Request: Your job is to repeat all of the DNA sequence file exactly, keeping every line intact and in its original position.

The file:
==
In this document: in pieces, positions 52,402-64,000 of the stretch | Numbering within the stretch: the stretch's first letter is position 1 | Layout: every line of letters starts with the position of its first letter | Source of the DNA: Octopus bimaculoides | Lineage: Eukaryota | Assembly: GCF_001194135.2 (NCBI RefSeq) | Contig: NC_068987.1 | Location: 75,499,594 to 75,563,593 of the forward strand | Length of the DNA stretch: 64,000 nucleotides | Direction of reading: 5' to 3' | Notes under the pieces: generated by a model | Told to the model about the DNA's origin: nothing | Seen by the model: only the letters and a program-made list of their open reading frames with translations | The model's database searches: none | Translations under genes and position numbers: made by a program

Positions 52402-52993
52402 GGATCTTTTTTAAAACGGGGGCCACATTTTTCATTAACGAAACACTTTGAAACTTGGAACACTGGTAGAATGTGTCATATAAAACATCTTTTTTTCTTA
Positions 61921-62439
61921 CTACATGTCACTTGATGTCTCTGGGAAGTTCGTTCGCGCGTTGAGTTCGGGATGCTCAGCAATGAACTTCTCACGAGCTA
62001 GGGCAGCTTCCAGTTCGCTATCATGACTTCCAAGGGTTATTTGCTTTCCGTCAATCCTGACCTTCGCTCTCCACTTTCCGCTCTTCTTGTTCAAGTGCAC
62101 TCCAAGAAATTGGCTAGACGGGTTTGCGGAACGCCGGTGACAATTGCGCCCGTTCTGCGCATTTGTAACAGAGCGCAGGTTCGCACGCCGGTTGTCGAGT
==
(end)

In this document: in pieces, positions 52,402-64,000 of the stretch | Numbering within the stretch: the stretch's first letter is position 1 | Layout: every line of letters starts with the position of its first letter | Source of the DNA: Octopus bimaculoides | Lineage: Eukaryota | Assembly: GCF_001194135.2 (NCBI RefSeq) | Contig: NC_068987.1 | Location: 75,499,594 to 75,563,593 of the forward strand | Length of the DNA stretch: 64,000 nucleotides | Direction of reading: 5' to 3' | Notes under the pieces: generated by a model | Told to the model about the DNA's origin: nothing | Seen by the model: only the letters and a program-made list of their open reading frames with translations | The model's database searches: none | Translations under genes and position numbers: made by a program

Positions 52402-52993
52402 GGATCTTTTTTAAAACGGGGGCCACATTTTTCATTAACGAAACACTTTGAAACTTGGAACACTGGTAGAATGTGTCATATAAAACATCTTTTTTTCTTA
Positions 61921-62439
61921 CTACATGTCACTTGATGTCTCTGGGAAGTTCGTTCGCGCGTTGAGTTCGGGATGCTCAGCAATGAACTTCTCACGAGCTA
62001 GGGCAGCTTCCAGTTCGCTATCATGACTTCCAAGGGTTATTTGCTTTCCGTCAATCCTGACCTTCGCTCTCCACTTTCCGCTCTTCTTGTTCAAGTGCAC
62101 TCCAAGAAATTGGCTAGACGGGTTTGCGGAACGCCGGTGACAATTGCGCCCGTTCTGCGCATTTGTAACAGAGCGCAGGTTCGCACGCCGGTTGTCGAGT